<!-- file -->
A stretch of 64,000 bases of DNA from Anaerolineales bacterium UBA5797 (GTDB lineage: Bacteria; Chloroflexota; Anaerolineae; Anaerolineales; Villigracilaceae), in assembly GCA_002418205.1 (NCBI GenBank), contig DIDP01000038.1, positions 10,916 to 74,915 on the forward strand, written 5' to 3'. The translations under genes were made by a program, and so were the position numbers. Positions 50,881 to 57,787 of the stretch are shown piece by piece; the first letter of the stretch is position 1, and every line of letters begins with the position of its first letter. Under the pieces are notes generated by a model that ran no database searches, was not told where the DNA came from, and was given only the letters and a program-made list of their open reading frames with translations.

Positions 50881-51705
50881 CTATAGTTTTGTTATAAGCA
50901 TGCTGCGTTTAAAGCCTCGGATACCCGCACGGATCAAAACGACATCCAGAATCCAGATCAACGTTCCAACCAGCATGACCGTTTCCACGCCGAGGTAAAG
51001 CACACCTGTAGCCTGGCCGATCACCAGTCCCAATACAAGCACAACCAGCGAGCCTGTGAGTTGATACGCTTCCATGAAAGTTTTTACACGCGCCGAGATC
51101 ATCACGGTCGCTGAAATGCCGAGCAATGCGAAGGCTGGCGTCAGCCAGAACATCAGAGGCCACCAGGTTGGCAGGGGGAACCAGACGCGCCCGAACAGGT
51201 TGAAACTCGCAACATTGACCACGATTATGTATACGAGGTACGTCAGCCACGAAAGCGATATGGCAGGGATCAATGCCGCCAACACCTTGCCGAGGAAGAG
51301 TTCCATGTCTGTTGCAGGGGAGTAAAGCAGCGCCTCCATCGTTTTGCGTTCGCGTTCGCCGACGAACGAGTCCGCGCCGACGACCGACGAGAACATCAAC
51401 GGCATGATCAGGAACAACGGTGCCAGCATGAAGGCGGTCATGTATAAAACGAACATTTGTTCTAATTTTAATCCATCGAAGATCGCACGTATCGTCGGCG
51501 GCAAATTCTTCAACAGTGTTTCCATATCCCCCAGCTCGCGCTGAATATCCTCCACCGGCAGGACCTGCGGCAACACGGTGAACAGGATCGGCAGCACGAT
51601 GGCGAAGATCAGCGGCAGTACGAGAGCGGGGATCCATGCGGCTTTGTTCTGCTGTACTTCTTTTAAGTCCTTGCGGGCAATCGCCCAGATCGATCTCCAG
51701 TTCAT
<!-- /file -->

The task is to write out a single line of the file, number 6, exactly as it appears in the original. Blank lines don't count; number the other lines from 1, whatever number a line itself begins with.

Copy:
51101 ATCACGGTCGCTGAAATGCCGAGCAATGCGAAGGCTGGCGTCAGCCAGAACATCAGAGGCCACCAGGTTGGCAGGGGGAACCAGACGCGCCCGAACAGGT